I drove through the night of Day 14 and woke up in DC the next day at a friends house. She had plans for the day, so I was off to explore the city by myself. It turned out perfectly though.
I had originally planned to see as much of the city as I could in one day. Let me tell you: there's a lot to see in DC. You could spend a week there comfortably, filling your days with all kinds of crazy stuff. I don't know what I was thinking, trying to cram it all into a couple hours.I started (and ultimately ended) at Arlington National Cemetary, and I'm glad I was alone. Arlington was a life changer. There is a profound respect and sacredness to Arlington that I have felt in very few places. People impressed me with the little things they would do to to honor and respect the place. For instance, people would run with their shirts off, it being a hot day in DC and all, but when they would approach the cemetary, they would put their shirts on out of respect. As soon as they would leave the area, they would take it back off. It's not that the area outside the cemetary was any less populated or anything like that. It was just out of respect, out of a sense of maintaining the dignity of the place.
I went straight to the Tomb of the Unkowns, hoping to catch the change of the guards. I was very moved by the proceedings. The site is so beautiful. You can see in the pictures that there is a stairwell behind the tomb. It's harder to see that there is an open view of the city behind it and beyond those stairs. The grounds are immaculate, and the wreaths from previous guard changings are strewn about the backside of the tomb. There is such reverence and respect during the entire thing.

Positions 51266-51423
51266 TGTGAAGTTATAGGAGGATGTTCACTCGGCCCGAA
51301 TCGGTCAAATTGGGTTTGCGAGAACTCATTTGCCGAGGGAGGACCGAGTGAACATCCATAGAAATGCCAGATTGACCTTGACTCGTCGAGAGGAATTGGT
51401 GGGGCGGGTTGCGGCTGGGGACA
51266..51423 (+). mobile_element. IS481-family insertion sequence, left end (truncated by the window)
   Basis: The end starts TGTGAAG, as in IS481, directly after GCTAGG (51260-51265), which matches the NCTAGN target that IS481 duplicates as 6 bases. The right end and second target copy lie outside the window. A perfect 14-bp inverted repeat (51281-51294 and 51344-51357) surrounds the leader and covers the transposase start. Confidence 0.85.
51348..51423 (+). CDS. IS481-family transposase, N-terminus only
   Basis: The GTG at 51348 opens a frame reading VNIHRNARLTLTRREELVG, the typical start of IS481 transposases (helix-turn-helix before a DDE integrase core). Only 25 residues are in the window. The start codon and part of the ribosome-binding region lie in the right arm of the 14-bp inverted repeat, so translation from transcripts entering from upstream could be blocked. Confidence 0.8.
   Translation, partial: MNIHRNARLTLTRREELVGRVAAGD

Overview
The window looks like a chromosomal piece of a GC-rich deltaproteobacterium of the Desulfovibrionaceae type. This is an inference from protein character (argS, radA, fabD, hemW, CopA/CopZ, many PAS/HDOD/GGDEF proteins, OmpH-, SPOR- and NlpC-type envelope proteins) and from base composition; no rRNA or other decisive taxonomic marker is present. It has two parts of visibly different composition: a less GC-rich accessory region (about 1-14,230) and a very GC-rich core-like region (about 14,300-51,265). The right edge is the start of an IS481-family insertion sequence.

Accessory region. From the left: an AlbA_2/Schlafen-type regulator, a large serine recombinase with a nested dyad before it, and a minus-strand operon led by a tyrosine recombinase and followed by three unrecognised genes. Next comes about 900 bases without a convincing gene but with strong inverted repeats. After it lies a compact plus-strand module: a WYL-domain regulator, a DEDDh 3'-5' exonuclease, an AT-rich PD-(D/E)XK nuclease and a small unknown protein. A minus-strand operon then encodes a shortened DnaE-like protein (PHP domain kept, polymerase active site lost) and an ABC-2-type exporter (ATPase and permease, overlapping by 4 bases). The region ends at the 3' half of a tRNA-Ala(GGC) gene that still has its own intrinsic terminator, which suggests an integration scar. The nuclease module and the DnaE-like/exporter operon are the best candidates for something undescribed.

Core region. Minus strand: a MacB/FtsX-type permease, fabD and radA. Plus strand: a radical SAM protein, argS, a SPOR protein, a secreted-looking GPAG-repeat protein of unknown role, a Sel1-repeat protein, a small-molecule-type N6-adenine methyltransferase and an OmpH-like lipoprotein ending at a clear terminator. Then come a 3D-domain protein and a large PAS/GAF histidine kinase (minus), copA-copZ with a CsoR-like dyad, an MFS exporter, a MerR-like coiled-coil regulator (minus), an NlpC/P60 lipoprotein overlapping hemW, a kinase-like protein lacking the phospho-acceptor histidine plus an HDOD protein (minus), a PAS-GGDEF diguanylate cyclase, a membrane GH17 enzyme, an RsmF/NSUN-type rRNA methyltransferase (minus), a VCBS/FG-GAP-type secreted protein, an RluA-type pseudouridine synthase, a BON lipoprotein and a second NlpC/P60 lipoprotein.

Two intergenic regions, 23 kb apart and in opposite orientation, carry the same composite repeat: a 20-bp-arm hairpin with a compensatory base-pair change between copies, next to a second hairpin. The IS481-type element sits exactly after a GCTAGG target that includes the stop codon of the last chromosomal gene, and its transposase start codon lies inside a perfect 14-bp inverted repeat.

Besides the grounds, the professionalism and dignity of the soldiers was overwhelming to me. I had trouble then, and am having that same trouble now, expressing what I felt. It was a profound sense of responsibility and awe. I remember hoping that I would live up to their sacrifice somehow. I remember hoping to be worthy of such remembrance and honor for my service.
There was a lot of emotion, a lot of introspection for me. I sat there for about an hour, watching and thinking. There was more than just the changing of the guard. There was also the wreath laying, and Taps. I cannot describe to you how much that song means to me now -- and I am only in training. I remember thinking that being worthy of Taps was all I could ask for in regards to my service. Being worthy of that song mattered to me. Every note was filled with such... reverance. And gratitude. It was palpable.
I left the tomb and took a walk through the grounds. Again, you just have to have been there to understand what you feel. It's a somber reminder of what has been given for the life we live.
I felt... recharged, somehow, after Arlington. I made my way across the bridge towards the National Mall, thinking that I would hit up all the sites. But something was telling me that my mission was done here. I had seen what I came to see, really. I remember thinking, "No way, I've only seen one thing - I'm not leaving." But even as I ate and walked past the Lincoln Memorial, I got the same feeling. I realized what it was, and decided to head out. I was able to see a few more things on the way to metro, too. The new WWII memorial is up and is very cool. Its a big pool of water. On either side is a large headstone; one says Atlantic, the other says Pacific. Forming a circle around the pool, and connecting the two headstones, are fifty other smaller headstones, each with the name of a state on it. I stopped to think some more, watching as people would go up their state's headstone and get pictures taken. There were some very epic quotes carved into the ground and walls and benches surrounding the pool.
Lucky for me I left when I did. I made it out of the city 30 minutes before a few major roadways were closed off, which would have stranded me in DC for another night. Lucky, right? More like, tricky, if you know what I mean. Thanks to the trickiness, I made it to Virginia Beach that night, and was able to revisit the stomping grounds.